Robert E Lee was a “genius” who could have led America to victory in Afghanistan, Donald Trump has said, decrying the decision by Virginia to remove the “magnificent” statue of the Confederate general.
“Just watched as a massive crane took down the magnificent and very famous statue of ‘Robert E Lee On His Horse’ in Richmond, Virginia. It has long been recognised as a beautiful piece of bronze sculpture,” said a lengthy statement issued by Mr Trump on Wednesday.
“To add insult to injury, those who support this ‘taking’ now plan to cut it into three pieces, and throw this work of art into storage prior to its complete desecration,” he added.
The removal of Lee’s statue from Richmond, Virginia, marked a watershed moment in the latest push to remove the statues of slaveholders and Confederate figures from public view, following a summer of racial justice protests in 2020 and a wave of statue removals across the US.
The capital city’s streets, best known for its icons of white power, no longer feature any.
Mr Trump in his statement, however, dubbed Lee as the “greatest strategist of them all.”
“President Lincoln wanted him to command the North, in which case the war would have been over in one day. Robert E Lee instead chose the other side because of his great love of Virginia, and except for Gettysburg, would have won the war,” he said.
“He should be remembered as perhaps the greatest unifying force after the war was over, ardent in his resolve to bring the North and South together through many means of reconciliation and imploring his soldiers to do their duty in becoming good citizens of this country.”
The former president also added: “Our culture is being destroyed and our history and heritage, both good and bad, are being extinguished by the Radical Left, and we can’t let that happen!”
Virginia’s governor Ralph Northam had announced plans to remove the statue, which was the largest, still-standing Confederate statue in the country, on 4 June 2020.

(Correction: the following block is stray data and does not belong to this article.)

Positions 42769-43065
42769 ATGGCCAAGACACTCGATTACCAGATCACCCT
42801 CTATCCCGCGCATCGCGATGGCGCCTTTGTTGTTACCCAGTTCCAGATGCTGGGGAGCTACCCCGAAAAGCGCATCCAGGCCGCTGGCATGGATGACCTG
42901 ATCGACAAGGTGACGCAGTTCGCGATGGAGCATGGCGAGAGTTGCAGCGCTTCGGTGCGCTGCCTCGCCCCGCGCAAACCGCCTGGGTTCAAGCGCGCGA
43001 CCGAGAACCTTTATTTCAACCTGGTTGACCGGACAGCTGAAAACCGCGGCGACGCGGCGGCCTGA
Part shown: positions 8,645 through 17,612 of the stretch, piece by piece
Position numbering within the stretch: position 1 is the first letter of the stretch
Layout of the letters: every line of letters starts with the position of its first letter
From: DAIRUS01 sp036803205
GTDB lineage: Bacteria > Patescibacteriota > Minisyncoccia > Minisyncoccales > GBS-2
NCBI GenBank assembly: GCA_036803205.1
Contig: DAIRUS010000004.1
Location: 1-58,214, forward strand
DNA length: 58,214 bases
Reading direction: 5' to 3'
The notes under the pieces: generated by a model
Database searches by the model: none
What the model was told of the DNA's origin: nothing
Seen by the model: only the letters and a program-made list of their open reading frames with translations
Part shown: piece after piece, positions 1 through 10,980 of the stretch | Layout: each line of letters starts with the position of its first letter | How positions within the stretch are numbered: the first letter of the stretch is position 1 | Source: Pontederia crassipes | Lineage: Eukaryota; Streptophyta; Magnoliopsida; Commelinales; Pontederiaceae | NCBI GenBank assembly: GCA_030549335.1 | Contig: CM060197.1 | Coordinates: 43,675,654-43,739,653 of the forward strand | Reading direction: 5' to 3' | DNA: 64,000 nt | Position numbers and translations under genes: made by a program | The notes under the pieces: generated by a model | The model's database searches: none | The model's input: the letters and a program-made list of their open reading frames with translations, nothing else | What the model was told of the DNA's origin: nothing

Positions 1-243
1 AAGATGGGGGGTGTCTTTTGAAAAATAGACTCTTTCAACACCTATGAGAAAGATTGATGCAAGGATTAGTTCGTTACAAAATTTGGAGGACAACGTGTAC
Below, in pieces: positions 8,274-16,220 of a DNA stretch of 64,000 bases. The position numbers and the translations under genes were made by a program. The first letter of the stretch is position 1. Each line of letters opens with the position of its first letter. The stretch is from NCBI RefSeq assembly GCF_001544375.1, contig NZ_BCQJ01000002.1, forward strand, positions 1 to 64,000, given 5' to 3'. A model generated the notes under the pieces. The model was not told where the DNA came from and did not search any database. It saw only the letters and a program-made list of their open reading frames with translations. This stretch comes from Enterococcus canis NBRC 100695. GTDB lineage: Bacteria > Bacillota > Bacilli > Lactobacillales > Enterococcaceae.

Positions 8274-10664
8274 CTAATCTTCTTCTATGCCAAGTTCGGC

The state’s Supreme Court sided with the decision after it was challenged in court, paving the way for construction crews in cherry-pickers to lift the statue from its pedestal.
Mr Northam, who was among the crowd of people watching the statue come down, welcomed the move and said the “public monuments reflect the story we choose to tell about who we are as a people”.
“It is time to display history as history, and use the public memorials to honour the full and inclusive truth of who we are today and in the future,” he said.
In his statement, Mr Trump also pivoted to the US’s disastrous exist from Afghanistan and claimed that if Lee held command, the Afghan war would have ended sooner and differently.
“If only we had Robert E Lee to command our troops in Afghanistan, that disaster would have ended in a complete and total victory many years ago. What an embarrassment we are suffering because we don’t have the genius of a Robert E Lee!”
This is not the first time that Mr Trump has lavished praises on Lee, who was known to have kept Black people as slaves, according to many historians, including John Reeves who wrote a book on him.
Earlier in 2019, Mr Trump, who was the president at the time, had called Lee, a “great general”.
“Whether you like it or not, he was one of the great generals. I have spoken to many generals here, right at the White House, and many people thought – of the generals, they think that he was maybe their favorite general,” Mr Trump had said of the Confederate military leader.
He made these remarks while trying to defend a statement he made in 2017 terming white nationalist violence in Charlottesville as “people that were very fine people on both sides.”